The National Park Service works with the Centers for Disease Control and Prevention as well as state, tribal, and local public health authorities and the Federal Emergency Management Agency to ensure the safety of park visitors, employees, volunteers, and partners. When we are responding to an ongoing public health incident, this page will provide timely updates about our response activities and links to specific information about parks that may be involved.
2019 Novel Coronavirus (COVID-19)
As the NPS monitors and responds to the COVID-19 pandemic, we work closely with the NPS Office of Public Health to use the latest science to guide our decision making. To protect the health of those who live, work, and visit America’s national parks, face masks are required in all NPS buildings and facilities. Masks are also required on NPS-managed lands when physical distancing cannot be maintained, including narrow or busy trails, overlooks, and historic homes. Additional public health measures are in place across the National Park System, from capacity limits to one-way trails or temporary closures in response to local conditions.
Modifications to park operations are adjusted on a unit-by-unit basis as park managers monitor local conditions and evaluate each facility function and service with the support of public health professionals. Most of the 423 units of the National Park System are available to visitors, however some facilities and services may be limited. Check with individual parks for specific details about their operations.
Staying Safe in Parks and Recreating Responsibly
The CDC has noted that being physically active is one of the best ways to keep the mind and body healthy. In most areas, people can visit parks, trails, and open spaces as a way to relieve stress, get some fresh air and vitamin D, stay active, and safely connect with members of their household. Research the park you want to visit in advance to ensure an enjoyable and safe experience. Park rangers are on duty to uphold normal rules and regulations and assist visitors as needed.
Visitors are required to wear face masks in federal buildings including visitor centers, historic structures, and museums. When outdoors, face masks are required on NPS-administered lands when physical distance cannot be maintained.
As CDC science-based guidance changes, the NPS will adapt. We encourage you to review CDC guidance when making your plans to visit a park and recreate responsibly. The CDC emphasizes that wearing a face mask is one of the strongest ways to protect ourselves and others from the ongoing dangers of COVID-19. When outdoors, the CDC recommends that everyone should wear a mask if they find themselves in crowded situations where physical distancing cannot be maintained, regardless of their vaccination status.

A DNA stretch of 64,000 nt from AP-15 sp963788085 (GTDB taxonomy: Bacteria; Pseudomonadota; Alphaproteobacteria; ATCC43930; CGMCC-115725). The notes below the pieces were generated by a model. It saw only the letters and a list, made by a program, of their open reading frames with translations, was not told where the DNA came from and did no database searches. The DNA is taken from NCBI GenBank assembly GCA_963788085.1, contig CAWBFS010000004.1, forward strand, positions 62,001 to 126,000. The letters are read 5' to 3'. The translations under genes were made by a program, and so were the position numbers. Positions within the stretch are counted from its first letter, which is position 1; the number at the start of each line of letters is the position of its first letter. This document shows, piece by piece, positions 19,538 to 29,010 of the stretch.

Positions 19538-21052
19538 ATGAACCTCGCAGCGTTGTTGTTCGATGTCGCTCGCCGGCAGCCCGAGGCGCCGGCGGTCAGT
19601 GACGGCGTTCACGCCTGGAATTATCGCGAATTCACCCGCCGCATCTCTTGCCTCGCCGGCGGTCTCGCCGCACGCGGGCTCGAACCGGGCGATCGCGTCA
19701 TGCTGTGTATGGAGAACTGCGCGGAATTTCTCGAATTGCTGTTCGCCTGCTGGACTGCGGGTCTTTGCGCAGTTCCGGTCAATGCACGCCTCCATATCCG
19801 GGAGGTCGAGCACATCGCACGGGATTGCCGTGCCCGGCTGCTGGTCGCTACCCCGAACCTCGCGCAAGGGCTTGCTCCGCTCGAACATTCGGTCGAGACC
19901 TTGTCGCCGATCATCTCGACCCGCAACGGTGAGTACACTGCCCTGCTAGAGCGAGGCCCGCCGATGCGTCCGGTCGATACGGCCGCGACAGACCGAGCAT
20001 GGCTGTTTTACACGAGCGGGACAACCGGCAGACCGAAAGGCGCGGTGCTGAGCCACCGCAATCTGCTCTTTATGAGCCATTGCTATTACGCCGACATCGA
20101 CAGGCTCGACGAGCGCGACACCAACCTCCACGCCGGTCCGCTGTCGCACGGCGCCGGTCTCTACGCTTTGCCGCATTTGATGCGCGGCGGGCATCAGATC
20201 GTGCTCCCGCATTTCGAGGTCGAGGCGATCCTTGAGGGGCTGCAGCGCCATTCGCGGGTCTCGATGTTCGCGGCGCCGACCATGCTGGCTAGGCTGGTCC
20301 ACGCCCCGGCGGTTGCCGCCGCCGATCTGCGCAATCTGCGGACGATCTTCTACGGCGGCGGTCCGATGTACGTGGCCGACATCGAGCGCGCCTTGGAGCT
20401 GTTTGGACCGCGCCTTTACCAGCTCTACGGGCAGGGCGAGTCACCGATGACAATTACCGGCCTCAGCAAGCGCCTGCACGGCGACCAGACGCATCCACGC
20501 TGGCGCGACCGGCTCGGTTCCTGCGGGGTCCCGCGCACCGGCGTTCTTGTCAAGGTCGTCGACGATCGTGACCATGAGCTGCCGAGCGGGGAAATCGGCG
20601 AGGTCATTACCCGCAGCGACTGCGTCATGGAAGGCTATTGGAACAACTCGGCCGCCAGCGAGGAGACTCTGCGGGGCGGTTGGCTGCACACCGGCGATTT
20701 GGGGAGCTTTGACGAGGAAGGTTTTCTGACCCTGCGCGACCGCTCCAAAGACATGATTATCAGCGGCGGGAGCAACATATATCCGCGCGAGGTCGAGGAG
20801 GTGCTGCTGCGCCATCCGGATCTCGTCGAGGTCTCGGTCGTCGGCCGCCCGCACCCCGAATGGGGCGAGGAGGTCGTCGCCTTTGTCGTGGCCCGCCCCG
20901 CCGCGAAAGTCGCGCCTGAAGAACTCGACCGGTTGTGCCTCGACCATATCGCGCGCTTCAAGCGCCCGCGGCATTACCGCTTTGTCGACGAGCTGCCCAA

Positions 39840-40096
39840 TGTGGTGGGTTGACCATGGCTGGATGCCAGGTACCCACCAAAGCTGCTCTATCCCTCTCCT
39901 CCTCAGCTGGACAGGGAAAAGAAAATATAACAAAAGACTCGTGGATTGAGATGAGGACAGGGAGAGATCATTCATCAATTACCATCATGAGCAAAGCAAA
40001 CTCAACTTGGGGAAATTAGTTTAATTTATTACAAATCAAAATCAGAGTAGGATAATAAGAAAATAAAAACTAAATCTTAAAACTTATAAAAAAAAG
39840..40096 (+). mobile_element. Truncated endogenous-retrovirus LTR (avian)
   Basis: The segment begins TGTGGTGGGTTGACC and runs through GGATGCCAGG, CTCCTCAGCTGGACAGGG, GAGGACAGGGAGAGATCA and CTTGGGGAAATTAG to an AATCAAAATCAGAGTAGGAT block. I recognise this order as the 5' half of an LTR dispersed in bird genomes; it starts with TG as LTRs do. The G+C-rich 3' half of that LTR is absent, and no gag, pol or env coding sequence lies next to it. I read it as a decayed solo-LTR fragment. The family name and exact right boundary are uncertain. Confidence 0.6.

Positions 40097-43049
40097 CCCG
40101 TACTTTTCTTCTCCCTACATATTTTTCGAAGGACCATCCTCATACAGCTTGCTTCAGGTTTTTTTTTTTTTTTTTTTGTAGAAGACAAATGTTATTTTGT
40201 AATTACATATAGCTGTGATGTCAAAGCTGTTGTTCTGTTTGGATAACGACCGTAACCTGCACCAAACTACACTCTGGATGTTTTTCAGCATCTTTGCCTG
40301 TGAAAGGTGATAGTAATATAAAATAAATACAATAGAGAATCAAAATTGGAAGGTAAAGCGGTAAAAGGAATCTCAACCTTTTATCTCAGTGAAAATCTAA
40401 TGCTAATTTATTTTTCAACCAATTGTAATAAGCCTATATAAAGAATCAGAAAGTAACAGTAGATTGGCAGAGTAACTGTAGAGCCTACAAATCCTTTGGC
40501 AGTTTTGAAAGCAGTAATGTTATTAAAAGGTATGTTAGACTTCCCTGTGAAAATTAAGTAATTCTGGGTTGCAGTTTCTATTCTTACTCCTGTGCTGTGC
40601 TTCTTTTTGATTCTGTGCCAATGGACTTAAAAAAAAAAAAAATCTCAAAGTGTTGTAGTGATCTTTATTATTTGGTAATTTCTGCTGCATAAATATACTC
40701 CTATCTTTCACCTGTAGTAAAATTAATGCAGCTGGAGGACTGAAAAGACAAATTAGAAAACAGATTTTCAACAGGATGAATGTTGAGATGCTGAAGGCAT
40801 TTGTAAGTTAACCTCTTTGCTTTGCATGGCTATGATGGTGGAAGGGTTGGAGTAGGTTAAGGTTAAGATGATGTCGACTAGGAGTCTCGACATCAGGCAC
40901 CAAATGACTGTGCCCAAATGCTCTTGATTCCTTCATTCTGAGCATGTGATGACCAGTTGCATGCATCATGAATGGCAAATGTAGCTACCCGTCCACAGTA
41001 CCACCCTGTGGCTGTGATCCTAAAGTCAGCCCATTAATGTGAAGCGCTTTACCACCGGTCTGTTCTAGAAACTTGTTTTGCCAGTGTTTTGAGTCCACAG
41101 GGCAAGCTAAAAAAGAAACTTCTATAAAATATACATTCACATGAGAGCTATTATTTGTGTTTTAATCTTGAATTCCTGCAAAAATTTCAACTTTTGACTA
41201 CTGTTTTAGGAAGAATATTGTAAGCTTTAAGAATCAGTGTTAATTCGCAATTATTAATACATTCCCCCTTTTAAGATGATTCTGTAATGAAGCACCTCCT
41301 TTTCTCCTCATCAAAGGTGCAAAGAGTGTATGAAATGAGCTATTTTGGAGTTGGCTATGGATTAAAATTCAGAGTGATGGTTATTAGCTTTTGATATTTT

For the health and safety of others, please choose another time to visit a park if:
- You are experiencing COVID-like symptoms such as a dry cough, fever, difficulty breathing, and/or loss of taste or smell.
- You had close contact with someone with suspected or confirmed COVID-19 in the last 14 days.
- You are self-isolating or self-quarantining because you may have been exposed to a person with COVID-19 or are worried that you may be sick with COVID-19.
Protecting Our Employees
Employees, volunteers, partners, and contractors are required to wear face masks while in federal buildings and on federal lands. The NPS issues protective equipment to employees performing critical functions like visitor and resource protection, EMS, and facility maintenance, among others. Following CDC guidance, park staff clean and maintain facilities to safeguard employee and public health and safety. We follow the latest CDC guidance for risk assessment, disease prevention, and protection of public spaces and workplaces.
We track confirmed employee cases of COVID-19 and recovery. However, we will only provide public information where an employee presented an exposure risk to the public based on CDC guidance. In addition, where employees may have exposed any of their colleagues, the NPS Office of Public Health will work with state, tribal, or local authorities and the impacted employees to follow proper public health procedures to keep one another safe.
Changes in Park, Facility, and Program Operations
Please check with individual parks for specific details about park operations.
Some NPS programs may have changed their operations as well (e.g., extended due dates for reporting or applications, shortened hours of operation, changed contact information, etc.). Please check with the program for details. If you are an operational partner of the NPS (e.g., concessioner, cooperating association, or philanthropic organization), visit the Public Health Information for the Park Partner Community page.
Other Federal Resources and Information
This is the primary portal for public information maintained by the Coronavirus (COVID-19) Task Force at the White House, working in conjunction with CDC, HHS and other agency stakeholders.
Leading the Federal Response
The US Department of Health and Human Services is the lead federal agency with responsibility for public health.